The silk road

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  • A silk road was a different method of trade routs and it helped the two places. The two places were roman and china.
  • Under Han rule, new trade routes allowed the Chinese to trade with other ancient cultures. In this chapter, you will explore the great trade route known as the Silk Road. The Silk Road was actually a network of smaller trade routes. It stretched for more than four thousand miles across Asia from Loyang and the Han capital of Chinana  in China to Mediterranean ports such as Antioch in Syria.
  • The Father of the Silk Road A Chinese explorer named Zhang Qian (jahng chee-ehn) is often called the Father of the Silk Road. His travels opened the way for trade between China and its western neighbors. In 138 B.C.E., a Han emperor sent Zhang Qian west with 100 men. His mission was to persuade western peoples to form an alliance against China's northern enemy, the Huns. Zhang Qian traveled across Central Asia to what is now the country of Iran. Twice, he was taken prisoner by the Huns. Both times, he was able to escape. 
  • Silk as a Trade Good Silk is a fiber used to make cloth. Silk cloth is strong, but also warm, light, and soft. Silk was a valuable good for trade because, at first, only the Chinese people knew how to make it. During the Han dynasty, the Chinese had discovered how to make silk out of the fibers taken from the cocoon of the silkworm. To protect the trade value of silk, the Chinese tried to keep their production process a secret. Under Han rule, revealing the silk-making process was a crime punishable by death. Rome Trades Glassware for Silk When people of other cultures learned about silk, it became a highly prized material. The Romans, in particular, eagerly traded valuable goods for silk.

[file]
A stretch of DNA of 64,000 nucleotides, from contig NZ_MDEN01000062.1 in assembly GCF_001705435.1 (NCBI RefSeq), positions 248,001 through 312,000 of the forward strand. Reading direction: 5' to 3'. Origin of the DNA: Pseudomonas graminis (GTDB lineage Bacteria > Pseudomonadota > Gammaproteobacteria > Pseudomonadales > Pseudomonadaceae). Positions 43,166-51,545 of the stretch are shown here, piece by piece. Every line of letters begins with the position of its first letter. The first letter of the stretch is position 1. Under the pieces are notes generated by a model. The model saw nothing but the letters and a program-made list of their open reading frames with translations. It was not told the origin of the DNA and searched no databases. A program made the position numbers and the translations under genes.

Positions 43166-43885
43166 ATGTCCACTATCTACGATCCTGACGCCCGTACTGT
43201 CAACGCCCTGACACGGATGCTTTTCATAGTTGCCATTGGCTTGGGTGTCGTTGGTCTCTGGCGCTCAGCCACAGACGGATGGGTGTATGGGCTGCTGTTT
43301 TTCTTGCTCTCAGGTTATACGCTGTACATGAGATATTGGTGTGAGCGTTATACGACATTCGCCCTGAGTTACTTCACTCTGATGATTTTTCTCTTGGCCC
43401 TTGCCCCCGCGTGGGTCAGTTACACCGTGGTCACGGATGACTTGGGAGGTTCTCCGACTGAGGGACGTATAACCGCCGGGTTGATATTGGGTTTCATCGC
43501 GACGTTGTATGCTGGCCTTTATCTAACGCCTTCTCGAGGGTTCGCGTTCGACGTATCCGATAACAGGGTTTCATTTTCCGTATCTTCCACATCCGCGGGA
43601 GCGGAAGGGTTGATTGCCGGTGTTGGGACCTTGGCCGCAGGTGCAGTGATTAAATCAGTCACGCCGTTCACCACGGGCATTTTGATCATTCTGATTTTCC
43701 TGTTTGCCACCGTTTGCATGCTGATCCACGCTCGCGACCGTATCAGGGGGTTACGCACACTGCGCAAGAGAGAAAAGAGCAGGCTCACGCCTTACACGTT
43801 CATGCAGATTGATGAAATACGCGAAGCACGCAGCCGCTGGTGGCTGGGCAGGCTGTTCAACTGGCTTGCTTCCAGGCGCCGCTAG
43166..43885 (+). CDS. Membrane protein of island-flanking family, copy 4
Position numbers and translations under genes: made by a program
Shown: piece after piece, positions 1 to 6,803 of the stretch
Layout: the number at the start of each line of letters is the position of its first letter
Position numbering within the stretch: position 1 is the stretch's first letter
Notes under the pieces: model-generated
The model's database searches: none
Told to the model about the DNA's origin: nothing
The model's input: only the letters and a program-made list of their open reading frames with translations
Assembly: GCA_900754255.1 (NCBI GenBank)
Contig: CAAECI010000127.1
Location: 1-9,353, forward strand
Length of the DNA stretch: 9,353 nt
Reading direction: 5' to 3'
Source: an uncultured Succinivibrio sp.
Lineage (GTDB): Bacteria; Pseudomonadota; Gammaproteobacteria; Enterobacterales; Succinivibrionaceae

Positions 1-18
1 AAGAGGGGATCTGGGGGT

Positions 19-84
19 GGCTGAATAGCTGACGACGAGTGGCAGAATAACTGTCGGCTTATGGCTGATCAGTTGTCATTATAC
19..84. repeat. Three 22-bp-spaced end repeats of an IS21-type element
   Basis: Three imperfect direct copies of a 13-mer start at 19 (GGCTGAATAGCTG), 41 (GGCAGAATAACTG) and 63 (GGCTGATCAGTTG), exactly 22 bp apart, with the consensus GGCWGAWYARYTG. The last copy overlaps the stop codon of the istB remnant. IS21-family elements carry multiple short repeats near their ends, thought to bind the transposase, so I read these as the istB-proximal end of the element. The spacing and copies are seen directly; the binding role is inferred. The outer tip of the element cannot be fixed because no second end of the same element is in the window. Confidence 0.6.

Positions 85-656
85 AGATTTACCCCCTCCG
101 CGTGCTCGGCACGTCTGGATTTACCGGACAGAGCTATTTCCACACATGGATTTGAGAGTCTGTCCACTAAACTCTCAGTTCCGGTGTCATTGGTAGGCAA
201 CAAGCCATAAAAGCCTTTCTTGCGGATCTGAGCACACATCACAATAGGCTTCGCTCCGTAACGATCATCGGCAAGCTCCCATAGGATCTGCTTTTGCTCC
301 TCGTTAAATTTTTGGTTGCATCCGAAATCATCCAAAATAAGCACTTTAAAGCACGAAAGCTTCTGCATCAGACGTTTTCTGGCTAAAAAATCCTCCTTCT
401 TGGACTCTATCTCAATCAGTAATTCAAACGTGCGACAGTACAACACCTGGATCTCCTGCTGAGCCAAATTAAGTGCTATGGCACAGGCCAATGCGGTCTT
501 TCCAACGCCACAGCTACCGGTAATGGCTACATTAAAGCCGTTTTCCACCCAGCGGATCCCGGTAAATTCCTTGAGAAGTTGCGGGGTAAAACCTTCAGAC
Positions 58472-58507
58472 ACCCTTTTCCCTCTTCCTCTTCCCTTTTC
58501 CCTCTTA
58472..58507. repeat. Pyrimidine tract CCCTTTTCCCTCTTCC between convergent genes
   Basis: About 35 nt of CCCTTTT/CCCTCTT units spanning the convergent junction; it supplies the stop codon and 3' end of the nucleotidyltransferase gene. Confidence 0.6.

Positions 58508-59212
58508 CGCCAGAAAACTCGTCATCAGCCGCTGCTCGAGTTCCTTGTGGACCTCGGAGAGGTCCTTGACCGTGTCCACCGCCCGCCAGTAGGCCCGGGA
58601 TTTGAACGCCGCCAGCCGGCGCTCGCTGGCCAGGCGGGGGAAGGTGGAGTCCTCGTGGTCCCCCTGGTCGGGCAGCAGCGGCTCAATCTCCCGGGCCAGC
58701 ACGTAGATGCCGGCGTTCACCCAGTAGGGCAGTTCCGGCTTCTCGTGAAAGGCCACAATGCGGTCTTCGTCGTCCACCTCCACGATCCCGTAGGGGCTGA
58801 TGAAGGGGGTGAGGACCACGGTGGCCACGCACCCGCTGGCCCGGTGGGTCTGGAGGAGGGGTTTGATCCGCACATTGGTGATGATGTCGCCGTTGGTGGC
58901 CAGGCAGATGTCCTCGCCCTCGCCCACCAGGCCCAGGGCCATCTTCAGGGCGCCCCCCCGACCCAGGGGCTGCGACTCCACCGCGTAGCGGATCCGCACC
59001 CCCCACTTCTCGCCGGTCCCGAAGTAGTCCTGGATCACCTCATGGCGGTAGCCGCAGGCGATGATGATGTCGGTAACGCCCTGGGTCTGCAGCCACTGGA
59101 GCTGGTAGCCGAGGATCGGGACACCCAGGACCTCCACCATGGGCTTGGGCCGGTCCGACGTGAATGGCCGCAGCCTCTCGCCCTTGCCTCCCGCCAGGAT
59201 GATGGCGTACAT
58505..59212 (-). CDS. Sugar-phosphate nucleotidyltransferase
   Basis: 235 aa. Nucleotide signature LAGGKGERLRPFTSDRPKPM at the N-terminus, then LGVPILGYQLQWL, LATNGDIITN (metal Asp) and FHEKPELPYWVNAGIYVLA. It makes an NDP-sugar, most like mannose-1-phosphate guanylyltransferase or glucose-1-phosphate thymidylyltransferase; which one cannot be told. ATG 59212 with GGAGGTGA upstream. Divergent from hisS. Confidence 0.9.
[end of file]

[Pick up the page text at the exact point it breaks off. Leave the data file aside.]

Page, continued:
• Traveling the Eastern Silk Road From Luoyang, the Silk Road led west along the Gobi Desert to Daung  in northwestern China. This part of the route was protected by the Great Wall to the north. From Dunhuang, travelers could choose either a northern or a southern route across the Taklimakan Desert to Kashgar. Many chose the northern route, where the distances between oases like Loulan and Kucha were shorter. Several dangers faced traders crossing the Taklimakan Desert. Bandits often attacked travelers on the northern route between Dunhuang and Kucha. Throughout the desert, sudden sandstorms sometimes buried travelers in sand. Mirages may have lured travelers off the main path to their deaths.
  • Goods Exchanged Along the Western Silk Road Many goods traveled along the Western Silk Road and eventually ended up in China. Traders from Egypt, Arabia, and Persia brought perfumes, cosmetics, and carpets. Central Asian traders brought metal items and dyes, and sometimes traded slaves. Rome sent a number of products to be exchanged for Chinese silk. The Chinese highly valued Roman glass products. These included trays, vases, necklaces, and small bottles.
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